So if we’re not directly creating value for our company, are we creating value for our customers? By refactoring the code, I’m making it easier to add new features in the future, features that will help to better meet customers’ needs. When we create software that meets customers’ needs and wants, we are providing value. But how do we quantify this? If we have a good way to estimate the size of a new feature, then one way would be to measure how long it takes the implement the feature and how many bugs are produced; if these numbers decline over time, then either we’re getting better at developing (and thus our personal value to the company has increased) or we’ve improved our processes (or, in this case, the codebase we’re working with). So one measure of value would be the amount of (relatively) bug-free software (in terms of small, medium, large, or very large features) we can provide in a given increment of time.
Of course, not all features are created equally. In an ideal world, we would be able to have our customers put a dollar value on each thing we might spend time on (a new feature, a 10% reduction in bugs, etc), sort those items to find the ones with the highest value per increment of time, and do those first; in that way we could be sure of providing the maximum amount of value. In practice, customers naturally don’t care about things like that refactoring that don’t pay off immediately but make all the other stuff easier in the long run.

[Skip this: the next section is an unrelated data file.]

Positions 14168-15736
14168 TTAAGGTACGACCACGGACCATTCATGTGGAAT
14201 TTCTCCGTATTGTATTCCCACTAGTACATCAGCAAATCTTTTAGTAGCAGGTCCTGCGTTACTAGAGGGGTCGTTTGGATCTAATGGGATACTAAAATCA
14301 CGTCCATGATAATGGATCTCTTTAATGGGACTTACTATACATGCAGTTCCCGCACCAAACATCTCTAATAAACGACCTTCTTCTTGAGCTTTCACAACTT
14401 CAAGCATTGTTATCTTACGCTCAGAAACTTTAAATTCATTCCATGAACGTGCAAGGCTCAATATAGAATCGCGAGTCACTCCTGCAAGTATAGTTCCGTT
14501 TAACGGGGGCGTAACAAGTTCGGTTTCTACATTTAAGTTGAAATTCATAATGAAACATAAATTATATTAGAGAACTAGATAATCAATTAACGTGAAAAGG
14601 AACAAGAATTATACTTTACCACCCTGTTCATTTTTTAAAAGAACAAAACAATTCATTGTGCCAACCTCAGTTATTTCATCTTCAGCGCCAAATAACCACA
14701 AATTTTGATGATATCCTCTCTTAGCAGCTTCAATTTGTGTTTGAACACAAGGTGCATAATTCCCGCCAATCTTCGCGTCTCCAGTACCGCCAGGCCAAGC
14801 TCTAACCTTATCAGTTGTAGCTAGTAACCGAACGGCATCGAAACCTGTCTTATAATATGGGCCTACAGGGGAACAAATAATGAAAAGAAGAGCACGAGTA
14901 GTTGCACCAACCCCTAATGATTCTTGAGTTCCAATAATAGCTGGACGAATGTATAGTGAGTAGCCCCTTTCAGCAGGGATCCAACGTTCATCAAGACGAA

So how do you quantify value in software development? I don’t think you can put a value on any given hour’s activity; software development is too much of a creative process in which one thing affects too many others. In the long run, it comes down to a binary: are we able to give our customers what they want and need at a price they’re willing to pay? If so, we’re providing them the value they desire and earning those paychecks.ommons
I heard a phrase I liked recently: software testing is ensuring goodness. [Alexander Tarlinder on Software Engineering Radio]
How do we ensure that our software is good, and further, what does good even mean? For a first approximation, let’s say that good software does what it’s supposed to.
How do we define what the software is supposed to do? That could mean it does what the design says it does, that it does what the user wants, or that it does what the user actually needs. This gives us the first few things to test against: we check that the design accurately reflects the users’ wants and needs, and that the software accurately reflects the design.